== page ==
<p>This research deals with the question whether or not heathy strips, like poor sandy and open road-side verges, can direct dispersal movements of stenotopic carabid beetles from one heathland fragment towards another, and under what conditions.<p>First by placing pitfall traps at ten heathy road-side verges in the north-eastern part of the Netherlands it was established that beetles of poor sandy and open habitats do not avoid road verges. A relation was found for the species occurring at the verge with both distance to a heathland fragment and width of the heathy strip at the verge. In a heathy verge connected to a fragment of heathland more heathland species and in higher numbers were present close to the fragment than farther away. At broad verges the occurrence of these species persisted at longer distances.<p>Mark/recapture experiments with three different carabid species showed that dispersal takes place randomly. Despite of these random movements, entrance of habitat areas of another kind, like dense grass vegetations or forest, surrounding the heathy corridor hardly occurred. This means that beetles stay in their corridor by the avoidance of the bordering areas. These experiments showed also that most individuals disperse not more than 50 m per year at verges of a width of 12 m, and at more narrow verges even less. Only occasionally a few individuals bridged distances of 150 m or more. Therefore, to bridge distances longer than 100 m a verge needs to be habitat as well, so that a new generation can continue dispersal along the corridor.<p>Distances walked per day in different kinds of habitat and chances of entering different kinds of habitat were accumulated in a simulation programme. With this programme it was possible to calculate the effects of differently sized corridors on the dispersal distances of the three beetle species tested for a time period of more than ten years. From these results recommendation for the creation and management of dispersal corridors, like heathy road-side verges, could be formulated.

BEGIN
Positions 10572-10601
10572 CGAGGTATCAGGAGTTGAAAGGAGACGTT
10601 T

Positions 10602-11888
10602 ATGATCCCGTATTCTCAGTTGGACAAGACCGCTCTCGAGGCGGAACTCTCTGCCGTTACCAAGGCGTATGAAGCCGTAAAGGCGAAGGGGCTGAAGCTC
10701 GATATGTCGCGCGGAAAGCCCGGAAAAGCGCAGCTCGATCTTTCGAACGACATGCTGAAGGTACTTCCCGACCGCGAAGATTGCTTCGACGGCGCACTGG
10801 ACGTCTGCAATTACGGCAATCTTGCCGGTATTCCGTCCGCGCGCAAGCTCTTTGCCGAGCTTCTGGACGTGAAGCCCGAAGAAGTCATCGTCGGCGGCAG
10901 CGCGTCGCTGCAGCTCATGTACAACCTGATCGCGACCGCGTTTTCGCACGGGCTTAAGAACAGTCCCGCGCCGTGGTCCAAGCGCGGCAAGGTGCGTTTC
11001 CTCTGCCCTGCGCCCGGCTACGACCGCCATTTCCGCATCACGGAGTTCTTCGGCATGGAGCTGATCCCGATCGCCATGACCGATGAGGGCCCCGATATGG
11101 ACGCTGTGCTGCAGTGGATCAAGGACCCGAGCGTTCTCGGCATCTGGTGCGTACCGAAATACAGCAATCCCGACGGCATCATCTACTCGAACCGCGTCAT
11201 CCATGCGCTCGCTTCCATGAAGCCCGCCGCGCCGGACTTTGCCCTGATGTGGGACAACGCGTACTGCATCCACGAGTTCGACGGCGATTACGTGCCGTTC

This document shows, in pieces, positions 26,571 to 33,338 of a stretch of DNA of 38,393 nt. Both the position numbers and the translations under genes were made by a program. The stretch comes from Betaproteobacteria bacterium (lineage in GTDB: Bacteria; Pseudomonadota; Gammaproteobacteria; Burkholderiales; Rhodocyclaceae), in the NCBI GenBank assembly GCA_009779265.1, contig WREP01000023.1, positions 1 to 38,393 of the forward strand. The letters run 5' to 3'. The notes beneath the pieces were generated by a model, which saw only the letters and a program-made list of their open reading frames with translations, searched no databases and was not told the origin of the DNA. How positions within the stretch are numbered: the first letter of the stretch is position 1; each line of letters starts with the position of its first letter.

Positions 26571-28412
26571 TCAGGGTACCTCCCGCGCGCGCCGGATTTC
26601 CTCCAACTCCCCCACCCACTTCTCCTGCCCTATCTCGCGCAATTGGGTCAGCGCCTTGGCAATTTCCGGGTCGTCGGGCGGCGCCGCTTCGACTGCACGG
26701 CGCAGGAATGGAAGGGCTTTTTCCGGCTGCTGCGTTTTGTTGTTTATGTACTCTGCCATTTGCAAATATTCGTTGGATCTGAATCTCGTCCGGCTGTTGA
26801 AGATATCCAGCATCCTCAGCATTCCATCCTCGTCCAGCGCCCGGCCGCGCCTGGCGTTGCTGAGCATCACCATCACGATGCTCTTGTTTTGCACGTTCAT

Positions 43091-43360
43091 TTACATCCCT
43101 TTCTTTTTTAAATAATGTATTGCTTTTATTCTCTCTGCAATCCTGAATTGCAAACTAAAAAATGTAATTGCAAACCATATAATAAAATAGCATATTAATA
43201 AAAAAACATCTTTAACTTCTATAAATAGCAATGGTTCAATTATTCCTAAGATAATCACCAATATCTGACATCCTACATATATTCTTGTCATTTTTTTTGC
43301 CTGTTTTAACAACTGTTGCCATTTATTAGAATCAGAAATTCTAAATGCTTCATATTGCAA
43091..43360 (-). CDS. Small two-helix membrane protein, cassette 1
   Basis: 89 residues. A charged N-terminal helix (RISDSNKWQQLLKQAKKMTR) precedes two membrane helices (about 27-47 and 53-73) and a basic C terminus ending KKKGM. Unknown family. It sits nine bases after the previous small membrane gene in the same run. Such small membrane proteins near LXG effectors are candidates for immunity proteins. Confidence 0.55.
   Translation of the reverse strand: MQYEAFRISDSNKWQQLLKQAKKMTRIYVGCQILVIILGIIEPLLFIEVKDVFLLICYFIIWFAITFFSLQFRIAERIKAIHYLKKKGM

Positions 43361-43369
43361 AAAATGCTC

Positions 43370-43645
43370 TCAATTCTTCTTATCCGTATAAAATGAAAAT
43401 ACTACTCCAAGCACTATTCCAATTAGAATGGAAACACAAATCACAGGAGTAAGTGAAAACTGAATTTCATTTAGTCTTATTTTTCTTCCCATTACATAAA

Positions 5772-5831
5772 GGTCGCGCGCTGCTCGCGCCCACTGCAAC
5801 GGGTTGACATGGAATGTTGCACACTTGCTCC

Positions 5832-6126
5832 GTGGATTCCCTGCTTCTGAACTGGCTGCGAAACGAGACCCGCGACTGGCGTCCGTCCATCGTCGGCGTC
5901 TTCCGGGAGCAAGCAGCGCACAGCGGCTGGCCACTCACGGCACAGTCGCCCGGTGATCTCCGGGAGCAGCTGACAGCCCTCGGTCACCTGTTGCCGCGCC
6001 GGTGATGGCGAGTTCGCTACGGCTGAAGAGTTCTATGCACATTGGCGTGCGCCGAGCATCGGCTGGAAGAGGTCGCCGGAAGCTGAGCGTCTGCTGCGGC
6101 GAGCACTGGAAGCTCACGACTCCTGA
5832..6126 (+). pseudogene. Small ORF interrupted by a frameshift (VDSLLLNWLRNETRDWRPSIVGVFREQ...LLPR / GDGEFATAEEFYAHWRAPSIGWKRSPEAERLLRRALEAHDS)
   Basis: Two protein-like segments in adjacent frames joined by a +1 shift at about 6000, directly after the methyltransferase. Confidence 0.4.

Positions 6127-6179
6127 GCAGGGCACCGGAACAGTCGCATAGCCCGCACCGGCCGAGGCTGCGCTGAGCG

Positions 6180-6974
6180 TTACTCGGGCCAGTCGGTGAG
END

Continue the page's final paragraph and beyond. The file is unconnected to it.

|Qualification||Doctor of Philosophy|
|Award date||12 Jun 1995|
|Place of Publication||S.l.|
|Publication status||Published - 1995|
- endangered species
- animal communities